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Should school exams be abolished?

Recently I feel like many children have been feeling more and more stressed due to examinations. I also feel that examinations are encouraging children to be taught in a specific way, rather than to be taught to think about the method they use to solve an issue. Examinations focus on certain skills rather than the application of those skills, restricting creativity and lateral thinking. I believe that examinations are doing our society more harm than good.

However it also seems to me that exams also have their benefits, for example, to assess a child's skills and progress, and to prepare children for the pressure of universities, and future life.

Yet it appears to me that there must be some other way to do this, rather than causing a child such trauma about examinations, on top of the hormones, social problems and worries about the future.

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    Nov 29 2012: I think students can be assessed in a variety of ways and that how they feel about exams can be adjusted by how teachers and parents present them or react to them.

    The purpose of a test is typically for teacher and student to determine what the student knows, understands, or is able to do, depending on the content and style of a test. Most tests could be considered status reports- what in education is called formative assessment. It isn't a finished picture but a guideline as to where the gaps are that need work.

    When it comes to standardized tests that bear little relation to what the classroom or school curriculum is, I would tell a kid just to see what he can do but not worry about it.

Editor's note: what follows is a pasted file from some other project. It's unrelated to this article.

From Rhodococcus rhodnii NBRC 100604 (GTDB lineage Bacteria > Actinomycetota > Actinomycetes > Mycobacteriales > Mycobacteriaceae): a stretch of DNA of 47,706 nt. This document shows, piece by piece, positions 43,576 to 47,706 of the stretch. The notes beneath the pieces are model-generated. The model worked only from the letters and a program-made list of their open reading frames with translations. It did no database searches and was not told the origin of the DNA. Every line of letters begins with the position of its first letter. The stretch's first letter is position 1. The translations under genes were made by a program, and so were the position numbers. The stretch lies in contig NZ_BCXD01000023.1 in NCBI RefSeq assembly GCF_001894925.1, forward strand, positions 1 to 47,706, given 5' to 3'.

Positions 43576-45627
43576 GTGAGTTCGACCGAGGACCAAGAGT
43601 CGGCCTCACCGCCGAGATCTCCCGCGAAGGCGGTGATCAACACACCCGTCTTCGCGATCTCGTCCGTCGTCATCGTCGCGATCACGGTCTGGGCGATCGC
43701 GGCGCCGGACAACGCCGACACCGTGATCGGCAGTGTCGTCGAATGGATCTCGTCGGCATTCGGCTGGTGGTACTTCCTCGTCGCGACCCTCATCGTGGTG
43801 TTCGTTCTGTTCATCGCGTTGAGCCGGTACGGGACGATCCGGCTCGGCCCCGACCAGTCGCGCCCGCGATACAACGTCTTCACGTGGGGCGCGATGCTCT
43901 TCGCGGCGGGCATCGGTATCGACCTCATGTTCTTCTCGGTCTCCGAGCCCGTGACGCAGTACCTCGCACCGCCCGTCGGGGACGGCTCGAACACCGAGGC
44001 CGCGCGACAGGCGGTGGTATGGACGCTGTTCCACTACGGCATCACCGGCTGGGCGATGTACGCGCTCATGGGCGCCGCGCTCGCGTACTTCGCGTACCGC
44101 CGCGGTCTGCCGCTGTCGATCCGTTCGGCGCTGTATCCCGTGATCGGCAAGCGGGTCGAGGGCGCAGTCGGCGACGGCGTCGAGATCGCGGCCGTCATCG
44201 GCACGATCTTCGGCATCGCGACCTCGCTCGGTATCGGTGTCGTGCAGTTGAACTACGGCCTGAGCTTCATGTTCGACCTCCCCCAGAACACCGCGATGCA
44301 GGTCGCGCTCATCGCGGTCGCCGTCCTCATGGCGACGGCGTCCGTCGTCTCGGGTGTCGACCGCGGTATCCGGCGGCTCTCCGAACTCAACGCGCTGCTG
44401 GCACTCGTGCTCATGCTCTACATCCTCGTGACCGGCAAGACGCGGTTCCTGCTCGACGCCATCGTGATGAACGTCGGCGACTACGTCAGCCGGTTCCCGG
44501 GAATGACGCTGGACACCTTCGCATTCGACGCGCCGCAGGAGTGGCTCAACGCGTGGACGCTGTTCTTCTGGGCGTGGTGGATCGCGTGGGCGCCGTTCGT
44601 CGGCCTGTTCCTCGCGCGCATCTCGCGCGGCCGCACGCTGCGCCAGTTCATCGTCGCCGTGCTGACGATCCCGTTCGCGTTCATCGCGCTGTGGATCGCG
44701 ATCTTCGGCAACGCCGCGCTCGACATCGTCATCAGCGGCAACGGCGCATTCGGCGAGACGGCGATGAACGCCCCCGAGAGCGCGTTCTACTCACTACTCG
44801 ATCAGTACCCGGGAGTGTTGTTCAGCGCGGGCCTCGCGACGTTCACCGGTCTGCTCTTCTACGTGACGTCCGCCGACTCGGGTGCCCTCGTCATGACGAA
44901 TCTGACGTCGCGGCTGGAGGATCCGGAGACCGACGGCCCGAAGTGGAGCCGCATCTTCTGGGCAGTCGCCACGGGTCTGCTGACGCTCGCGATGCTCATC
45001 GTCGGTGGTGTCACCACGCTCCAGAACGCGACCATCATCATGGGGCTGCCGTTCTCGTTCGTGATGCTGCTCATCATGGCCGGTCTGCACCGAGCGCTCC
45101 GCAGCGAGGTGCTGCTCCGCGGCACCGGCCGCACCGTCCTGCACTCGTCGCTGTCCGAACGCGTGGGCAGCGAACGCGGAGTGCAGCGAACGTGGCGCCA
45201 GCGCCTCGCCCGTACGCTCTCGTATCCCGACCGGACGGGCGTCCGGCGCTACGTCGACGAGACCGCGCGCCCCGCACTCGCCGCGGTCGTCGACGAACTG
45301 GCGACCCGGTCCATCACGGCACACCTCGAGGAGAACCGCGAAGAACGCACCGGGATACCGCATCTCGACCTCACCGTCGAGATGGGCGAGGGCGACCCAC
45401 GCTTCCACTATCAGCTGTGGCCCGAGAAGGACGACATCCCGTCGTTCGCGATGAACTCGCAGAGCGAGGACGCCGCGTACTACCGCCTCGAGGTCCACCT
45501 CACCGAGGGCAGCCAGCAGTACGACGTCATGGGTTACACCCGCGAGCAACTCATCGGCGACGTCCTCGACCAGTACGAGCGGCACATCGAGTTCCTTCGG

I agree that some districts do way too much testing of a sort that is not measuring important things and that consumes way too much valuable time that could be used more educationally.
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    Gail .

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    Nov 30 2012: i don't think that tests should end, but their purpose should be changed. As a life-long learner, I appreciate tests to show me how well I understand the subject and to point out areas that I should investigate more. If a test were to be used to judge me, as they are used today in schools, I would hate them as much as I did when I was a child. Anything can be a weapon or a tool. Our schools use tests as weapons.
  • Nov 30 2012: For me, exams do not refelect the actual level of a child, there are many factors thay may interfere the day of the exam and thus restrict the child's abilities. So a bad grade does not necessarily mean that a child is not a good student. Also, i think that grading should not be made in numerical characters, especially when it comes to children. They may feel offended or lose self confidence if their mates get better marks.
    I think that remarks are enough.
  • Nov 30 2012: "Should school exams be abolished?"

    No, they are essential for maintaining a meritocracy, other forms of assessment are too advantageous for pretty faces and smooth talkers. Exams should, in general focus less on memorizing (though in some fields memorizing is the most important) and more on showing you've understood the material and can apply it.